My friend Paul Johnson works
at a hospice in Minnesota.
He is also the primary caregiver
for his wife, Barb.
Her brain tumor and subsequent surgeries
have left her with stroke-like symptoms.
He cannot leave her by herself.
Laundry, cooking, cleaning, shopping—
it’s all his now to do.
“I’ve learned that people do want to be helpful,” he told me.
“But what they think will be most helpful to me
is not necessarily what is most helpful to me.”
People in his church, for example,
volunteered to bring in meals regularly,
and Paul is appreciative of their kindness.
But Paul enjoys cooking and he’s good at it.
What he needs more than food is time—
time to run errands, to exercise at the Y,
to attend evening meetings.
What would be most helpful would be for people to stay with Barb
and converse with her while he is out of the house.
“I’m learning to be more bold,” he said,
“about asking for what I really need.
It’s not easy for me to do, but I’m getting better at it.”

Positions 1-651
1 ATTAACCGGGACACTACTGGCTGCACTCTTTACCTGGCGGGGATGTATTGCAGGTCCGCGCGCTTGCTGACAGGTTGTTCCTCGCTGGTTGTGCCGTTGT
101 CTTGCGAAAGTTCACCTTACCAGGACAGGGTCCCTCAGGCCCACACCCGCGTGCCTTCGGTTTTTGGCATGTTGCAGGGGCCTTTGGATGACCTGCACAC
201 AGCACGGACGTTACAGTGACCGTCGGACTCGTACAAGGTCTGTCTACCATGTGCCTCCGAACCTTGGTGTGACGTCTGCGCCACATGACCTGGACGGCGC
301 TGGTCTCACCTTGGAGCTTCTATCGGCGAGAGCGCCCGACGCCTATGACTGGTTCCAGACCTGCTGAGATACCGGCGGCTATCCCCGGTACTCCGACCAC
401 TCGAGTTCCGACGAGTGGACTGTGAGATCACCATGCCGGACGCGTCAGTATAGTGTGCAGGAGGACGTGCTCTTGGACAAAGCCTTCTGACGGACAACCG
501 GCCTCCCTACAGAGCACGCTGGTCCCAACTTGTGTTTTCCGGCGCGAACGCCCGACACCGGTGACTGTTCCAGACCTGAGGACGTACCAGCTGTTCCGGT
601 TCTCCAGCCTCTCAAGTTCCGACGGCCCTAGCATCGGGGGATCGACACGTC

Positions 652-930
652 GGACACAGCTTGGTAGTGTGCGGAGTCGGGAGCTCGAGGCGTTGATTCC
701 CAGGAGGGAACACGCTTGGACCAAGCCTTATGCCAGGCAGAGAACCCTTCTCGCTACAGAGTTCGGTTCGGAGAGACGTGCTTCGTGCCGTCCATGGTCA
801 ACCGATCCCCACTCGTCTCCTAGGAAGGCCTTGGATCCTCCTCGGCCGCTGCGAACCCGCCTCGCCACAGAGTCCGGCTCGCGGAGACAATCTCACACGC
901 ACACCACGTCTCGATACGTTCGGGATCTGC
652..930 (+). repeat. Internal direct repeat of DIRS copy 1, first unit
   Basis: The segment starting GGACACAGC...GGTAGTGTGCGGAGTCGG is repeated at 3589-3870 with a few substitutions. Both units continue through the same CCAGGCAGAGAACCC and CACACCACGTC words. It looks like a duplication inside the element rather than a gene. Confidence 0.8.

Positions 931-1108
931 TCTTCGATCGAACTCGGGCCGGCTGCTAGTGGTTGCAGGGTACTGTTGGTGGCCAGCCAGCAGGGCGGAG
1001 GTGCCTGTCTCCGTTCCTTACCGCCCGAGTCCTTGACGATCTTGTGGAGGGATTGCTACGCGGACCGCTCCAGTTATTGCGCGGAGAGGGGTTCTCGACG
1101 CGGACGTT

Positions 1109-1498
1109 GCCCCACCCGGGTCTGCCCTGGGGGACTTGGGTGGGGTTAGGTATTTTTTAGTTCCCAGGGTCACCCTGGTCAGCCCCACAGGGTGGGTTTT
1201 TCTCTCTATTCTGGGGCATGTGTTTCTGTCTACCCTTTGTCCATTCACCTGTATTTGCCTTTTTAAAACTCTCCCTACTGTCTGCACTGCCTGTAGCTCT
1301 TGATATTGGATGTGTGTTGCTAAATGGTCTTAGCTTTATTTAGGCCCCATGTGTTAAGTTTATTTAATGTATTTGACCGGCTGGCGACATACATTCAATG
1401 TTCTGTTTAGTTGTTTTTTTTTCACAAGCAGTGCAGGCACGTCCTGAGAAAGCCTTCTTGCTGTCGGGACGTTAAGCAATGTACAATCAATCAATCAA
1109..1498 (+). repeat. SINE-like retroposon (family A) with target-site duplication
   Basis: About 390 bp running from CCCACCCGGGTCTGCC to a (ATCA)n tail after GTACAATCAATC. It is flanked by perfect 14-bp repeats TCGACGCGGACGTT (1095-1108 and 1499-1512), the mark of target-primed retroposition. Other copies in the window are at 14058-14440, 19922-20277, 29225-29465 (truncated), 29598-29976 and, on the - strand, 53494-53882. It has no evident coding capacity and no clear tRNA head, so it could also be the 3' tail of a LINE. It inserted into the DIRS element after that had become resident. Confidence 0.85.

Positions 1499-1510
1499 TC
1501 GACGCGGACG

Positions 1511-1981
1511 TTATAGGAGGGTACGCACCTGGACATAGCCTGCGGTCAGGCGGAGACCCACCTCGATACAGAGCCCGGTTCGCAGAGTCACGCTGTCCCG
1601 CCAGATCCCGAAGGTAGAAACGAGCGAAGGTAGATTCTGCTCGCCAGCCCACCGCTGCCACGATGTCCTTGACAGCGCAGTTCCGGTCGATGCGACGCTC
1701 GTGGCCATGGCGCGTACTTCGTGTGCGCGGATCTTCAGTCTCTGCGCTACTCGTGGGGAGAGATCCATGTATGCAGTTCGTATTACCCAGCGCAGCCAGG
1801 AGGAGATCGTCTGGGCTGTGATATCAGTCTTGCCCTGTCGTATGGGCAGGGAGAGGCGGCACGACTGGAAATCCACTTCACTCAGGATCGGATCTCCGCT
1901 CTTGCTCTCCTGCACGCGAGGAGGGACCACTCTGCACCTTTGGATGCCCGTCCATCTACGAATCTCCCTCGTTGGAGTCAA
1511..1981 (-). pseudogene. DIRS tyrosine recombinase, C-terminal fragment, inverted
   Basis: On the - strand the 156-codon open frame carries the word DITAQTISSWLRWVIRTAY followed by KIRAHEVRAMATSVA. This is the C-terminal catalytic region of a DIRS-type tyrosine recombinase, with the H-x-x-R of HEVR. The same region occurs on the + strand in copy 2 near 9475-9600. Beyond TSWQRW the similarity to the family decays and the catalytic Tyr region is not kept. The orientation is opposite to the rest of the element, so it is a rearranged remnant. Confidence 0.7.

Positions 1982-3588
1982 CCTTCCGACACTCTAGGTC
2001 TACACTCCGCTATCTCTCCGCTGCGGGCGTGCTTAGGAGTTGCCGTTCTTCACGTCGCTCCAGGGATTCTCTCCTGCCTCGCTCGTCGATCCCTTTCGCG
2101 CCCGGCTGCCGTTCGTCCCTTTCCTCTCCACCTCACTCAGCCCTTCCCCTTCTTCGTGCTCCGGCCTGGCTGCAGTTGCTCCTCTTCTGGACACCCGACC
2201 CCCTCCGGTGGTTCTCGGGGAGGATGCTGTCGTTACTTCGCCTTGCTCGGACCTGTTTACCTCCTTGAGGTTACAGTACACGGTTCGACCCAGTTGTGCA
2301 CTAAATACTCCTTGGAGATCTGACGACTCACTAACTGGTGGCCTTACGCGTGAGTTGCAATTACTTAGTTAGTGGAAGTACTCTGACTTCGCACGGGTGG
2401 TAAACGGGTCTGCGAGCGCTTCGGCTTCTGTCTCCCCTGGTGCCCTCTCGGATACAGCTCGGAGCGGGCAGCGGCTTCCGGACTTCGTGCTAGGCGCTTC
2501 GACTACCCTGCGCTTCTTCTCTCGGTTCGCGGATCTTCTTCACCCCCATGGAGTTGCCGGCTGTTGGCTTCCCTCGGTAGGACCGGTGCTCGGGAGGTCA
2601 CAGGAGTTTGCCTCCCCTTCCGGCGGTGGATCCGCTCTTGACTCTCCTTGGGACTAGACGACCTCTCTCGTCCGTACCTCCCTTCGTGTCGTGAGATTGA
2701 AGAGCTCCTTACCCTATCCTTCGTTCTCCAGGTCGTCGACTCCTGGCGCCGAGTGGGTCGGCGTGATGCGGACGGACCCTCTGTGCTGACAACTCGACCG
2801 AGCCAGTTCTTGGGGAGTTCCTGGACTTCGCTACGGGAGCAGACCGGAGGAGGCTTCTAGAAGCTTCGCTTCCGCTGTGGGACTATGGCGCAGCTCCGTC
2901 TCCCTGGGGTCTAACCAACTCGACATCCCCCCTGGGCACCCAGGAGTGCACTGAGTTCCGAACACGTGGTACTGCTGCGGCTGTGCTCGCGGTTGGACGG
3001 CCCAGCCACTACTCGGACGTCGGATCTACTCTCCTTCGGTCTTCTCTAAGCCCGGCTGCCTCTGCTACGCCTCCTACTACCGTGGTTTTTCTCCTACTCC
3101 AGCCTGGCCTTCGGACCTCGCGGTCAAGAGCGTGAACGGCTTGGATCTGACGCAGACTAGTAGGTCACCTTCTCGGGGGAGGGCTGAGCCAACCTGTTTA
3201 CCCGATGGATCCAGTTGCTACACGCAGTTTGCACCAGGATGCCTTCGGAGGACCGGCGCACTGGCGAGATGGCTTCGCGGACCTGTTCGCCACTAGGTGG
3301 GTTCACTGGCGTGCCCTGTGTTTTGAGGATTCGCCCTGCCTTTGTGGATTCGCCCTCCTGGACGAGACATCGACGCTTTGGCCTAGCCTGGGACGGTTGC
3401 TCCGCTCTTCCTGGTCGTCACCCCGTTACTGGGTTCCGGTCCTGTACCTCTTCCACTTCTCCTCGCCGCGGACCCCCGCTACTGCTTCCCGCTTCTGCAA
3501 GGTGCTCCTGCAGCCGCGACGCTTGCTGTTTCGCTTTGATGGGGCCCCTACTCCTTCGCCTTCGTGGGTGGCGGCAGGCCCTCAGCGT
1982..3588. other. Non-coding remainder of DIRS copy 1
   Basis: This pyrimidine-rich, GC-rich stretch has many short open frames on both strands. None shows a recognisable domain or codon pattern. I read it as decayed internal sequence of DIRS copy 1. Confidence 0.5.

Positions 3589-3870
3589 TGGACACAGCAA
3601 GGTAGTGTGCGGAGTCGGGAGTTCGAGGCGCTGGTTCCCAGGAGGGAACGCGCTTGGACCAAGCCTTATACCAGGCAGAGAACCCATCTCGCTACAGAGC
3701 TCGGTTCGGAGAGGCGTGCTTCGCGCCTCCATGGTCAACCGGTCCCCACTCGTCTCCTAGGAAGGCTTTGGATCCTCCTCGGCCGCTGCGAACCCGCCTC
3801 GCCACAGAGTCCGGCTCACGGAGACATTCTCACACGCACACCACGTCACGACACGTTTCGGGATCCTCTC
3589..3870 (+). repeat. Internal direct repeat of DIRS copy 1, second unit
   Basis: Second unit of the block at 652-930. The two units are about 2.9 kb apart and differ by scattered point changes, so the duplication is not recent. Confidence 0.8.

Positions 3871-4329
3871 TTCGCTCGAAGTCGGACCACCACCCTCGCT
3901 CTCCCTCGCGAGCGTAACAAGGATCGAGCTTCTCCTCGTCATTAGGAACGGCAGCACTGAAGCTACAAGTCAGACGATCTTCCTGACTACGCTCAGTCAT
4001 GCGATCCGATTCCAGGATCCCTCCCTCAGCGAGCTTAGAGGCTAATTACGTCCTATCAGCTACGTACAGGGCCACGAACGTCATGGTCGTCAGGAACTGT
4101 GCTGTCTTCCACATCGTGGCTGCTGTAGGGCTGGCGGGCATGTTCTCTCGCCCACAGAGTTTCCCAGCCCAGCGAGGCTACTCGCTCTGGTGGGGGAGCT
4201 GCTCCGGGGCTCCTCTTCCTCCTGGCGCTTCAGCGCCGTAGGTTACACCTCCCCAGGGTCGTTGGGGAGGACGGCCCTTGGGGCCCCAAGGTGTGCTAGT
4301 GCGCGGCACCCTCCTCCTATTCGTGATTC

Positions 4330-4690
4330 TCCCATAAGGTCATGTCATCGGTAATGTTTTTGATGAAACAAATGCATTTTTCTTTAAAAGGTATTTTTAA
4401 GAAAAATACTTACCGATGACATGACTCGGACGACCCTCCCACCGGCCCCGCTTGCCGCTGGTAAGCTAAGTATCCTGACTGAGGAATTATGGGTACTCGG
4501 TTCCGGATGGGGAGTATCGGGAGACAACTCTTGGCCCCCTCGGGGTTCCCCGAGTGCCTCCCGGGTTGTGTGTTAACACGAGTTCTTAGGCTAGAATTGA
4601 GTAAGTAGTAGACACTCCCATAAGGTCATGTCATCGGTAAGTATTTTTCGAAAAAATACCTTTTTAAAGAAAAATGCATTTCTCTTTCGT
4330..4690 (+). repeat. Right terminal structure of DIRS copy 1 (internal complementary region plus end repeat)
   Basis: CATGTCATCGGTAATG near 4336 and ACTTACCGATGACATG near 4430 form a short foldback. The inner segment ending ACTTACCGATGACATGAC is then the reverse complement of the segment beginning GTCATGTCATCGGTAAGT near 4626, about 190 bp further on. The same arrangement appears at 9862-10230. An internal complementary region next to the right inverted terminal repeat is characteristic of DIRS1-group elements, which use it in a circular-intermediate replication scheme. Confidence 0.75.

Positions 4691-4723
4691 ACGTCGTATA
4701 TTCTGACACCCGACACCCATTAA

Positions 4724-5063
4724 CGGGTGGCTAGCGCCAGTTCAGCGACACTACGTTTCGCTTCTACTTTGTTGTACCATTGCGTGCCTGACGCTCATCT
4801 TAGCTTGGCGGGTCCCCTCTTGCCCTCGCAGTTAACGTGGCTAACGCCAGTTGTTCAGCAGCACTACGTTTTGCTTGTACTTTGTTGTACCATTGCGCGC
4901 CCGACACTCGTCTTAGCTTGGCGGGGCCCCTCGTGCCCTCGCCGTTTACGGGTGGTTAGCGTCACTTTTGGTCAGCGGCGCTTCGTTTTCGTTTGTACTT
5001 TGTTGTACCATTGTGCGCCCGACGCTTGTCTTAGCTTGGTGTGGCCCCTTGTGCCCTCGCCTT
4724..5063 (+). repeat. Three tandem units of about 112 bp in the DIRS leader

Sometimes people really do know what would help us most;
their offers are sensitive and timely, exactly what we need.
Other times people intend well but they don’t quite understand
what life is like for us—the stresses, the difficulties, the handicaps.
Believing their desire to help is sincere,
we can facilitate both their willingness and our own readiness
by communciating what is true for us:
“Thank you for your kind offer.
Right now, however, I have a greater need.
May I tell you about it?”
Our honesty can lead the other person to feel fulfilled,
knowing they’re doing what’s clearly helpful for us.
Such honesty can also ease our load as caregivers,
giving us a bit of a lift.

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